‘Dramatic’ increase in welfare appeals

Social Protection Minister Joan Burton has admitted that appeals against welfare decisions have increased "dramatically" as opposition TDs blamed government cuts for the rise.

‘Dramatic’ increase in welfare appeals

The number of appeals lodged has more than doubled from 15,000 after the recession first bit in 2009 to 32,777 last year.

People challenging decisions have to wait more than 29 weeks for an oral hearing, but this is down from 52 weeks in 2012.

Independent TD Thomas Broughan, who quit Labour over cuts, urged Ms Burton to take on more staff to deal with the backlog, which he says is causing real hardship.

Mr Broughan said the 15 extra appeals officers assigned over the past three years is wholly inadequate. “This huge rise in appeals is clearly due to the cuts and changes this Government has brought in in order to meet its targets,” he said.

“People are very upset at the length of time these appeals are taking. The Government needs to deal with this situation.”

Ms Burton insisted her department is tackling the problem. “The workload of the appeals office has increased dramatically in recent years. This has placed considerable pressure on the office.

“Significant effort and resources have been devoted to reforming the appeals process to manage this increased workload, reduce backlogs, and improve appeals processing times for appellants, while, at the same time, recognising the need to ensure that quality and fairness are not compromised.

“There are no plans at this point to further increase the number of appeals officers in the Social Welfare Appeals Office. A new operating model has been introduced in the appeals office and a major programme of process redesign and modernisation is also underway.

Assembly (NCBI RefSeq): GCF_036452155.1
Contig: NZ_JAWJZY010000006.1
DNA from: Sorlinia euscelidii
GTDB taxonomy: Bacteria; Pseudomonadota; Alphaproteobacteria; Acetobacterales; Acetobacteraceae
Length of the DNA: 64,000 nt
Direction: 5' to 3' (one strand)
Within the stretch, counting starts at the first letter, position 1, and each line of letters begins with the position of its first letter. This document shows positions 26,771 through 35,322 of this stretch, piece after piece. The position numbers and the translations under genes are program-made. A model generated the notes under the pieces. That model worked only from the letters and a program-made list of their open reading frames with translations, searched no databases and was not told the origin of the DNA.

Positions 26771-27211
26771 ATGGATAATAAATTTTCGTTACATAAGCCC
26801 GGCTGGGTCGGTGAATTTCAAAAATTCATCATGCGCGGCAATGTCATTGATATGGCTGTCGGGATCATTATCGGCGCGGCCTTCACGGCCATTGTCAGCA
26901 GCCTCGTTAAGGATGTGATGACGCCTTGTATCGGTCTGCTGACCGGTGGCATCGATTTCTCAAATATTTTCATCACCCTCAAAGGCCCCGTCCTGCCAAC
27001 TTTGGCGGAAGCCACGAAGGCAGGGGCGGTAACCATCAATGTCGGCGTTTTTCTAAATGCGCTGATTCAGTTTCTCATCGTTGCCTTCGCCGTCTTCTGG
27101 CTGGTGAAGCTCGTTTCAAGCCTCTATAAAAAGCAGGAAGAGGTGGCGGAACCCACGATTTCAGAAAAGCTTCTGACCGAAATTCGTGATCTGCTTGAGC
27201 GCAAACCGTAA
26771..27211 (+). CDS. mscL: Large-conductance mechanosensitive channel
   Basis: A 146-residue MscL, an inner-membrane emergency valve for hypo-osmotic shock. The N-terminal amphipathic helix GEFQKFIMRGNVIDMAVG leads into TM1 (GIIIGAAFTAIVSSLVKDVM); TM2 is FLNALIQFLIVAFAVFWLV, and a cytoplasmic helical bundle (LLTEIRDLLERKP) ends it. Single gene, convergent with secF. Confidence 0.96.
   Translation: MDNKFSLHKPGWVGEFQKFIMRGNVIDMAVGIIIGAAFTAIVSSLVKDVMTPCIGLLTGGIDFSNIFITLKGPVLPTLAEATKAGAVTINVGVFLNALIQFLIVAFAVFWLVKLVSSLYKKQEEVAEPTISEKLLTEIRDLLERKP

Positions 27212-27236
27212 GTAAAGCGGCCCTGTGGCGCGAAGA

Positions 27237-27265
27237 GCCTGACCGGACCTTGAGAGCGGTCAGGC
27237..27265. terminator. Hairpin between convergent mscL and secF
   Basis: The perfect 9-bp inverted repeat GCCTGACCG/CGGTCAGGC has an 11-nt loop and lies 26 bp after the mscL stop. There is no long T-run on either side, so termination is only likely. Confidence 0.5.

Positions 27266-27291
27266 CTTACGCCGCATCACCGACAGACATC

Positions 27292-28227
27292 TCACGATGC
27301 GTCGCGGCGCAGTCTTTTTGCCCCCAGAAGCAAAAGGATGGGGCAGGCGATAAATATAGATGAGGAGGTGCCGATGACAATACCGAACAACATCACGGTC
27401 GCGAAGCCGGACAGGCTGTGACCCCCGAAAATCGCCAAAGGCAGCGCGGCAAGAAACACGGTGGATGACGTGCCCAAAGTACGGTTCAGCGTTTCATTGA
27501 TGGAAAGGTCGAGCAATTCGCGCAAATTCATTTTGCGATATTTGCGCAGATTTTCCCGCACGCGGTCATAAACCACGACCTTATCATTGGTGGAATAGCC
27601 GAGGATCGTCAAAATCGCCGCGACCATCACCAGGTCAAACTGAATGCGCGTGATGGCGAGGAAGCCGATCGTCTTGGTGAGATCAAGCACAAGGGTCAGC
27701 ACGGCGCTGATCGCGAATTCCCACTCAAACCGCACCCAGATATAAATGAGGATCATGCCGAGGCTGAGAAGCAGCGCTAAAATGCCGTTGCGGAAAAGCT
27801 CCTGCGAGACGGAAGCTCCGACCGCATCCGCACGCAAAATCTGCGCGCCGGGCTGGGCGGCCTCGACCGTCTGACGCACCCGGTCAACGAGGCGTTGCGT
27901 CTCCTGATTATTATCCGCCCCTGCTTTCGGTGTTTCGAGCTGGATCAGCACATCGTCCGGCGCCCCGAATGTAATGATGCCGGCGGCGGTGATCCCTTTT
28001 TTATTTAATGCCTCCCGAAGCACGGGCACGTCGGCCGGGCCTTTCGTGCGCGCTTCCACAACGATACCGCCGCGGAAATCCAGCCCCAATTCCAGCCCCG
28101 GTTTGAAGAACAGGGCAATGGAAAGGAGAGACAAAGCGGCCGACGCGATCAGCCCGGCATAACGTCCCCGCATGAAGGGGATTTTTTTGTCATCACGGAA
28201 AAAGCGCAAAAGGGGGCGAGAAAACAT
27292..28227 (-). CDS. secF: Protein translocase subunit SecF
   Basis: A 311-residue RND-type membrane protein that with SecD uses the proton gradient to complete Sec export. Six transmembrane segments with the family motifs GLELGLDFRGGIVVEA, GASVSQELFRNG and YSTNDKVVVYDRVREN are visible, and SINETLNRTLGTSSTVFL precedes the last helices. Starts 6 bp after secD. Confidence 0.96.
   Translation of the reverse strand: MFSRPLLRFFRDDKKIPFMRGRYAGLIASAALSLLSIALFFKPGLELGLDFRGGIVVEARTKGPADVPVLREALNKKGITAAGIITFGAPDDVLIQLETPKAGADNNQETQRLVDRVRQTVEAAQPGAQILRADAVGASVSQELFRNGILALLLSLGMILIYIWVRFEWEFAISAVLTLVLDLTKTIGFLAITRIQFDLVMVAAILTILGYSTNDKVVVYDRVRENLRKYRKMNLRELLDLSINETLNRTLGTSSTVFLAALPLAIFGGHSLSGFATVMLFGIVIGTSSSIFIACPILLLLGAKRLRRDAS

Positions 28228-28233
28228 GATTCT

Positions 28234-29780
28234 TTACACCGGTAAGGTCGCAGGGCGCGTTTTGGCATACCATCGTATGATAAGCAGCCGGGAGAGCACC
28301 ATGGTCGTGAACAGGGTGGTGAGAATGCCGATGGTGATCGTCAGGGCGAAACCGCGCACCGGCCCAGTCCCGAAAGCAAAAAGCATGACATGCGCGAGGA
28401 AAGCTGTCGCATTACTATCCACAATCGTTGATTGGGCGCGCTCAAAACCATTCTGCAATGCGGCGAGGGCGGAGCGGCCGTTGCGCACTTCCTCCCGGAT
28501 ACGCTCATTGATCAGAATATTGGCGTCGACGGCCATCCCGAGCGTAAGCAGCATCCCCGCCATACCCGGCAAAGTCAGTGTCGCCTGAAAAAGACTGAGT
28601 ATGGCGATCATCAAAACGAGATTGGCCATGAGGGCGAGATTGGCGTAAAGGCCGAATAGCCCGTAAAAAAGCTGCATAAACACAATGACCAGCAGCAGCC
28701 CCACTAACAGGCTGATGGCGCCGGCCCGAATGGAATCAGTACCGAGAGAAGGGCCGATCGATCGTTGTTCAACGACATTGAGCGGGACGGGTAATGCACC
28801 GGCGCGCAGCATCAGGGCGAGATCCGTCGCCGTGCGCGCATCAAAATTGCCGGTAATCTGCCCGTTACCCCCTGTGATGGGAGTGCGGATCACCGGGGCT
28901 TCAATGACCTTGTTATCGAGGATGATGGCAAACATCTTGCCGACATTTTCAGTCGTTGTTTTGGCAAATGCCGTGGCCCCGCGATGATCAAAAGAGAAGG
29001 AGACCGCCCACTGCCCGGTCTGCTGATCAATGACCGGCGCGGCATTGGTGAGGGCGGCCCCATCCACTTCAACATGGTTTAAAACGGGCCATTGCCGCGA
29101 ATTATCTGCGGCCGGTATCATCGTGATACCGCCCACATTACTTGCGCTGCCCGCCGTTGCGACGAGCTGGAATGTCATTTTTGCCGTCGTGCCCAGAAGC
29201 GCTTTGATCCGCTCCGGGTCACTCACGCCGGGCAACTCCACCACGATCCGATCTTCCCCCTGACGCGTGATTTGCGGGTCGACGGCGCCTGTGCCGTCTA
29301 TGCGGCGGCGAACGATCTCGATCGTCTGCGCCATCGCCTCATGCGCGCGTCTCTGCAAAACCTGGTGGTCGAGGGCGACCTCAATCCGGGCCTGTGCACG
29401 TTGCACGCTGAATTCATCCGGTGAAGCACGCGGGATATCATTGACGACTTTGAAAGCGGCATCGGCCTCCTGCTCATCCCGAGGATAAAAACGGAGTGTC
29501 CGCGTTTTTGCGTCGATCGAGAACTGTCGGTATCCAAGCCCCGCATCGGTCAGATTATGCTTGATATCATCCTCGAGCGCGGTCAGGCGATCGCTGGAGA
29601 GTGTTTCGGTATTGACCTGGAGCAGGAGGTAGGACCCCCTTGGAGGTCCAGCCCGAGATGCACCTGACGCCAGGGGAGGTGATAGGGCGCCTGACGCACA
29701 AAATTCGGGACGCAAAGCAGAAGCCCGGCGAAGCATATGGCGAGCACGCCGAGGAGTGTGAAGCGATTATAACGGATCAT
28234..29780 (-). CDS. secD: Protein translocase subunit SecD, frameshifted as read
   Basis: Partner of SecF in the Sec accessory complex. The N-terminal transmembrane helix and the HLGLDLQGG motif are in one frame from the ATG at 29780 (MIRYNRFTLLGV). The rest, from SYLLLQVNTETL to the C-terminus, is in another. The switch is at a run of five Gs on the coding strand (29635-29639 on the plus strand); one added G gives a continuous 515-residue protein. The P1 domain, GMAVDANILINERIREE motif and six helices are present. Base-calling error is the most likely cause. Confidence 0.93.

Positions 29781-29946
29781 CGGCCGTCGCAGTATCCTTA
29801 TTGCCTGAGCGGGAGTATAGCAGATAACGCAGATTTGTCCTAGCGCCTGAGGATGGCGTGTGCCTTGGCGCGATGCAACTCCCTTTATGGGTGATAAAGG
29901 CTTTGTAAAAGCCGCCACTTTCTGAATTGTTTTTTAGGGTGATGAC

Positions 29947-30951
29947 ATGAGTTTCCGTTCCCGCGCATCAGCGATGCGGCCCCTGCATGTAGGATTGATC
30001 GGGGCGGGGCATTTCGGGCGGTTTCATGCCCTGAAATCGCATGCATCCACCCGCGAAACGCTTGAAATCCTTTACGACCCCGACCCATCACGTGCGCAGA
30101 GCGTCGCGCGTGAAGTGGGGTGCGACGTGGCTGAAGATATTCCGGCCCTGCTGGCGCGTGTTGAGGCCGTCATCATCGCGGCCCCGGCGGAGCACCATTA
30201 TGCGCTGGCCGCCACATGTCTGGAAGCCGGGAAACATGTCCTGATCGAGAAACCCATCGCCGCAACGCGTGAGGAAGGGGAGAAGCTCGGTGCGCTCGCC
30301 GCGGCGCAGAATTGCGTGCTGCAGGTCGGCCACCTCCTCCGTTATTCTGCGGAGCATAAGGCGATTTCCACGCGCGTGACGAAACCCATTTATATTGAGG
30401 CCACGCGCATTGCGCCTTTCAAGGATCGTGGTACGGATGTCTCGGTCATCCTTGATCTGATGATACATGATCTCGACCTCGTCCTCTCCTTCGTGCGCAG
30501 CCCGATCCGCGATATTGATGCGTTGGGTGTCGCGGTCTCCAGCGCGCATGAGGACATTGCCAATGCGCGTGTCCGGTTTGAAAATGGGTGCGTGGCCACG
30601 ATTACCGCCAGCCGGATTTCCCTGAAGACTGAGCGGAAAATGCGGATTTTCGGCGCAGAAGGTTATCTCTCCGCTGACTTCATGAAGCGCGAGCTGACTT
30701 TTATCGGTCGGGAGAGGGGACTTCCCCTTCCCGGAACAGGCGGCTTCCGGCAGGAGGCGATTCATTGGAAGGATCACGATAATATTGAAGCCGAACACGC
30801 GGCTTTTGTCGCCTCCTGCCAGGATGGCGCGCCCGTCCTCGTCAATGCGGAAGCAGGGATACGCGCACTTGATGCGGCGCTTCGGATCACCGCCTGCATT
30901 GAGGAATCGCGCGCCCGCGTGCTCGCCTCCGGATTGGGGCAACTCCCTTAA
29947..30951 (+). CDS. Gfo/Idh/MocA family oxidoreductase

“The number of appeals cases processed in 2013 increased by 18%. The average processing time for appeals peaked in 2011 when the average time for an oral hearing was 52.5 weeks and for a summary decision was 25.1 weeks.

“In 2012 the average time for an oral hearing dropped to 39.5 weeks and the time for a summary decision increased slightly to 27.8 weeks.

“This improvement has continued in 2013 with the processing time reducing to 33.9 weeks for an oral hearing and 25.8 weeks for a summary decision. Processing time has continued to improve in 2014. As at April 30, 2014, the time taken to process an appeal requiring an oral hearing had reduced to 29.7 weeks and 22.6 weeks for a summary decision.

”Measures have also led to a significant increase in the number of appeals finalised in the appeals office from 17,787 in 2009 to 38,421 in 2013. An additional 5,863 appeals were finalised in 2013 compared to 2012,” Ms Burton said in a parliamentary response.

More in this section